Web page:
GEK Wiki / Pyrolysis Gas Recirculation Ejector Design
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Pyrolysis Gas Recirculation Ejector Design

Page history last edited by bk 11 years, 4 months ago

Pyrolysis Gas Recirculation Ejector Design

 

Introduction

Recirculation of pyrolysis gases up through the pyrolysis zone and back into combustion can greatly decrease tar content gasifier gas (see Susanto and Beenackers, 1996). Recirculation of pyrolysis gases leads to an actively formed convection cell which increases the length of the pyrolysis zone. This should reduce the temperatures that pyrolysis occurs at, yielding tars that are less recalcitrant to thermal cracking [citation needed]. Premixing pyrolysis gases with incoming air should yield a premixed flame and not a diffusion flame in the heterogenous conditions of a packed bed. This should lead to more complete combustion.

 

Given these benefits, we have sought to develop an internally driven design that can recirculate pyrolysis gases within the GEK. This is the motivation of the testing of various designs below.

 

Discussion of design, testing, and ejector principles is welcome on the forum here.

 

Idealized System

 

 

Definitions

Designs

Nozzle - Modification of original GEK nozzle, wrapping an entrainment tube and and tar inlet tube around it. This architecture is depicted here, and shown below:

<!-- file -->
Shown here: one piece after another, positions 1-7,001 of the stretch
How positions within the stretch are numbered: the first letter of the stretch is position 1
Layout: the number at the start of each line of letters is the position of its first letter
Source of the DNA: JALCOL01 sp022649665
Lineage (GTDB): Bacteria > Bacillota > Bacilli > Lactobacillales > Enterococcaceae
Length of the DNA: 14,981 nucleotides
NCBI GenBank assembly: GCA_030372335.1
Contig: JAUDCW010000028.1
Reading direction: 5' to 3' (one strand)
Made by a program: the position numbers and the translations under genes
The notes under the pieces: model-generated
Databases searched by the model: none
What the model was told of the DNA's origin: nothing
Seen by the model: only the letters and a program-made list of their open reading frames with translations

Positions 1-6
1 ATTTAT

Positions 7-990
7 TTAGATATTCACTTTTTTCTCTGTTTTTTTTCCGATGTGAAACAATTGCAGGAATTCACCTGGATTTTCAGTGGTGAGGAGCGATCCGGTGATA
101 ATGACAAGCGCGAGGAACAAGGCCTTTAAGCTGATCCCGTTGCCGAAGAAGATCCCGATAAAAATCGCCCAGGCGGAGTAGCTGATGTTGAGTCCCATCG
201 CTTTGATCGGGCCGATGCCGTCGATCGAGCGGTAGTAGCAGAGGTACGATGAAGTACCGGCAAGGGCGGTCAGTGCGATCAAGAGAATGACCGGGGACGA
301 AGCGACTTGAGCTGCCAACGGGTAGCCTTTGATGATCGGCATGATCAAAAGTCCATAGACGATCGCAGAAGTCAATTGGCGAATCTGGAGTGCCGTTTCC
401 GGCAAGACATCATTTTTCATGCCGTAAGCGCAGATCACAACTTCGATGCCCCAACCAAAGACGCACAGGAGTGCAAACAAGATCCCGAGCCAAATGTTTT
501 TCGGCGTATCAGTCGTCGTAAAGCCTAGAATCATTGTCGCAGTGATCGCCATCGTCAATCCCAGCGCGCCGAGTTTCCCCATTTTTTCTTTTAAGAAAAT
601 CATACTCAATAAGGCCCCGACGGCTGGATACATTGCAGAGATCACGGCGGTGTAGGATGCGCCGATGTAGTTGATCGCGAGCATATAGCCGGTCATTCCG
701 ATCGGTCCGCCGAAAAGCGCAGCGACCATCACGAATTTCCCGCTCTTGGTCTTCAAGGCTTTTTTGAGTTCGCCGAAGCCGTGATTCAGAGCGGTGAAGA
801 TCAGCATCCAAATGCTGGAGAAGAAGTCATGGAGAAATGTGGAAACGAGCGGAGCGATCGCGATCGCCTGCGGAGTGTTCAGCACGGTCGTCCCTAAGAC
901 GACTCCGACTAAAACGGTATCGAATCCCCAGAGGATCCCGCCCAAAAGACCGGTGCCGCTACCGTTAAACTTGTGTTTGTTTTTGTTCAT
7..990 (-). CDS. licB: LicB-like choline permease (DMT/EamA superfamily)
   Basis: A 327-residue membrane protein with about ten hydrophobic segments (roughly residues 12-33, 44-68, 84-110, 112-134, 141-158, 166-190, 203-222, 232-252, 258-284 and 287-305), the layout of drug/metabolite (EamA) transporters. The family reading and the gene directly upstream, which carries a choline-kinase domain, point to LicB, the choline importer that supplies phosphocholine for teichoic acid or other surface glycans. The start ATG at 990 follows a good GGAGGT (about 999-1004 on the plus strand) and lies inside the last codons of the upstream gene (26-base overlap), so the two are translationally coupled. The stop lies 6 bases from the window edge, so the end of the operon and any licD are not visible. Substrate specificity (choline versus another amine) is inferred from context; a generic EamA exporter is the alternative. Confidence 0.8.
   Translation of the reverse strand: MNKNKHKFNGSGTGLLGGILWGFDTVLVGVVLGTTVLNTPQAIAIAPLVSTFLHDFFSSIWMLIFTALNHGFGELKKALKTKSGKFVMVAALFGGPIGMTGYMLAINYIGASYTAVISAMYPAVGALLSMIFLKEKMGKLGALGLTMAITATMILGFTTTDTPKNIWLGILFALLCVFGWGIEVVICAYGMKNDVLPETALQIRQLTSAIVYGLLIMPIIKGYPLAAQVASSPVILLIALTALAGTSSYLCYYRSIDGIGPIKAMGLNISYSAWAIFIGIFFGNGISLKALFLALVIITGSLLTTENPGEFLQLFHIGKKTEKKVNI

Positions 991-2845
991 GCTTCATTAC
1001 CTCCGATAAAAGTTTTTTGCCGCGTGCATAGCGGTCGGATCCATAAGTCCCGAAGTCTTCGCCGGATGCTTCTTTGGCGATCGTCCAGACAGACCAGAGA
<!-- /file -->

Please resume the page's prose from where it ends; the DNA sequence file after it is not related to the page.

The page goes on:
T - A design using a 3/8" T and 3/8" cap with jet entering parallel to entrainment tube. Not implementable inside GEK, but allows easy testing/modification of air jet diameter (D_air), position (x_jet), and different entrainment tubes (L_mix, D_mix).

Jet in Riser - After seeing the limiting constraints on entrainment length in the nozzle design, the jet is moved into the vertical riser, with incoming gases entering through a second tube. This yields much larger entrainment areas to work with, but is constrained by the nozzle ejecting the mixed stream. Results forthcoming.

 

Terms

Q_air - Volumetric flow rate of air into the ejector

Q_in - Volumetric flow rate (of tars) into the ejector prior to mixing

Q_mix - Total volumetric flow rate inside and out of the entrainment tube

x_jet - Position of (straight cut tube) jet from center of inlet tube (positive towards entrainment tube)